Botha, P.J.J. "Chapter Four: Writing in the First Century." Orality and Literacy in Early Christianity. Eugene, OR: Cascade, 2013, 75-101.
Botha evaluates the actual physical process of writing in the first century as a means to approach understanding the move of a message from oral to written form (Botha 2013, 75). Writing at a table or a desk, as we might picture today, was unknown. Rather, the illustrations and descriptions we have indicate either making a brief note on writing material while standing or doing more extensive writing either seated on the ground, a stool, or a bench, balancing the writing material on the thighs or knees (Botha 2013, 76). Ink would be in a container either set on the ground or held in the hand. This would have been difficult at best. Botha notes the column width roughly corresponded with the width of a human thigh and that writing tends to be larger at the bottom of a column. Depictions of writing desks appear in the eighth century and multiply thereafter (Botha 2013, 77).
Of importance to our understanding is the fact that reading and writing were considered labor, which would not necessarily be engaged in by those who held wealth and status (Botha 2013, 78). The lack of ability or practice in reading or writing was not seen as a hindrance. At this point, I feel compelled to observe that the inability to read was cited in chapter three as a means by which government and powerful people could oppress others. Yet here it does not serve in that way.
The use of a scribe was a common practice. Botha notes that reading and the physical act of writing were not closely associated among Greco-Roman societies as in ours (Botha 2013, 79). I observe that the ability to write with a regular and clear hand remains elusive to many in my society, which has made extensive use of typographical tools. In antiquity, penmanship was considered far less important, and a completely different skill than the ability to create intelligent arguments. Writing the argument was the work of a scribe. Botha observes that this was a practice recognized adequately well, that laws were promulgated stating minimum allowed prices to be charged to military personnel in exchange for writing (Botha 2013, 80).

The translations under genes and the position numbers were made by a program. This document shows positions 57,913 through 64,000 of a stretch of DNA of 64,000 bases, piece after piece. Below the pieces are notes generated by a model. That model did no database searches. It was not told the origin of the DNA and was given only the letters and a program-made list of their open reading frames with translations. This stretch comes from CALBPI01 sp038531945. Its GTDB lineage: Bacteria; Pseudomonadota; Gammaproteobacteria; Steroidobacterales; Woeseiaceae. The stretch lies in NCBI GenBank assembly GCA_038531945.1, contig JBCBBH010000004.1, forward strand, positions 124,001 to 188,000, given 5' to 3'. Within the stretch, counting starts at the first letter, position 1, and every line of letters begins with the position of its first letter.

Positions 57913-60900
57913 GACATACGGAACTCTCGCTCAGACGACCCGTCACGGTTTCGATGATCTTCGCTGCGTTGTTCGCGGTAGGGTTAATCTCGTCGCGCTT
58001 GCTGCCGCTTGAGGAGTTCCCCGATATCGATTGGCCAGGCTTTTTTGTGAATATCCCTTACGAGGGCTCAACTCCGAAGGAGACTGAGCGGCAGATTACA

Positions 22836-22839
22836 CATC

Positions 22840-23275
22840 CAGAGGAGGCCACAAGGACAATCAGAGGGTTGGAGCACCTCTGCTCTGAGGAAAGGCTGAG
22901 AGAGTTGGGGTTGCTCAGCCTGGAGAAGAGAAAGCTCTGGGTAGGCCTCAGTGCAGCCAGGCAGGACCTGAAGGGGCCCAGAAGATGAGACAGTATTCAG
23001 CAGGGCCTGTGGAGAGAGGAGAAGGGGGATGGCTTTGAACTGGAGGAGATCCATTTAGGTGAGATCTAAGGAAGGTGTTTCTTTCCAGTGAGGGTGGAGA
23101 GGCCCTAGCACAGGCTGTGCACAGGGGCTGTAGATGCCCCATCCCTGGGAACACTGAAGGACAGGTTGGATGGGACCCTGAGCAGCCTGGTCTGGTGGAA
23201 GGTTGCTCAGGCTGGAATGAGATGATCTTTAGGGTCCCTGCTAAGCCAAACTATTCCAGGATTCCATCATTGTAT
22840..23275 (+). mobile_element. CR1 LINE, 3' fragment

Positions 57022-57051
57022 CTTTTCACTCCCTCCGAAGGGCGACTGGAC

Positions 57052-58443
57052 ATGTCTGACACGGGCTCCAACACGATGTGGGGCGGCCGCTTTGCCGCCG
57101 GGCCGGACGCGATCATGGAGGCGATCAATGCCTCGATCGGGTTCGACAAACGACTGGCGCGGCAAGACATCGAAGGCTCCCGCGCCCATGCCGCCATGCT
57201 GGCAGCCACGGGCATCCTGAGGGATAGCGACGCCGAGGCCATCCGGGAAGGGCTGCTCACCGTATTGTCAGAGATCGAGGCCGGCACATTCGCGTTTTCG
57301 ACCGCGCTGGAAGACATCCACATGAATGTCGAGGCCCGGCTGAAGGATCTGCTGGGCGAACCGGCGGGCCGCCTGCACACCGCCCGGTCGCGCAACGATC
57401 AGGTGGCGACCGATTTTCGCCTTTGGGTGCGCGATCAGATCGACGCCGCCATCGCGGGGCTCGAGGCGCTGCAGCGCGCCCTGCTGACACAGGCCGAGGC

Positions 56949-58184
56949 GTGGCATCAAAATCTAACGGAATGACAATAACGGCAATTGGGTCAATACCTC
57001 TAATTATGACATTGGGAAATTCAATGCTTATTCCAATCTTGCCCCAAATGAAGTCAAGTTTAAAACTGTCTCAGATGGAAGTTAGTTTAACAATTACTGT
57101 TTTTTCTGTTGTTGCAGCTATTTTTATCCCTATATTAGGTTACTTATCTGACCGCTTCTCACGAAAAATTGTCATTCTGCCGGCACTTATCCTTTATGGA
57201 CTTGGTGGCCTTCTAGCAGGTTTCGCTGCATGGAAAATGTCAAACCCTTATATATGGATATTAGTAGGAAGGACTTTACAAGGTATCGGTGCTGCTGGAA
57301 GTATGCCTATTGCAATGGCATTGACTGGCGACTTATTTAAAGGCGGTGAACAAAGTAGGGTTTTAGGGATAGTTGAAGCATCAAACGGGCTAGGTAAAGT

Botha calculates the price of various copies of New Testament and early Christian documents. While not extremely expensive, compared to a laborer's wage it would be costly to purchase a copy of a Gospel (Botha 2013, 84). Methods of speedwriting and abbreviation were known. This would enable a secretary to take notes or transcripts in real time, then go back to make a clean and generally legible copy (Botha 2013, 85). The creation of an early Christian text, such as a Gospel, would have required several days' work of dictation, copying, editing, and preparation of a final version. "Whatever the case may have been, the creation of most early Christian documents reflects dedication and commitment. Though nothing wildly exorbitant, we are once again reminded of a fairly serious investment of resources" (Botha 2013, 88).
It is important to consider the role of the scribe. Botha notes that, as far as we can tell, the scribe was rarely a mere copyist, but also normally played a role in gathering information and editing (Botha 2013, 90). The role of the secretary would vary depending on the level of collaboration or edition desired. Botha notes that this causes difficulty in our attempts to ascribe communication to a named author or that person's assistant (Botha 2013, 91).
Botha moves on to describe the assistant in terms of someone who was societally servile and who was forced into a subservient role, even reflected in the typical posture used for writing (Botha 2013, 92). He emphasizes the domination of the named master in the writing project. The ideas were considered worthy of merit and were expressed orally by those who had attained a high level of education and standing. The writing was considered the work of a laborer and would receive little or no credit (Botha 2013, 93).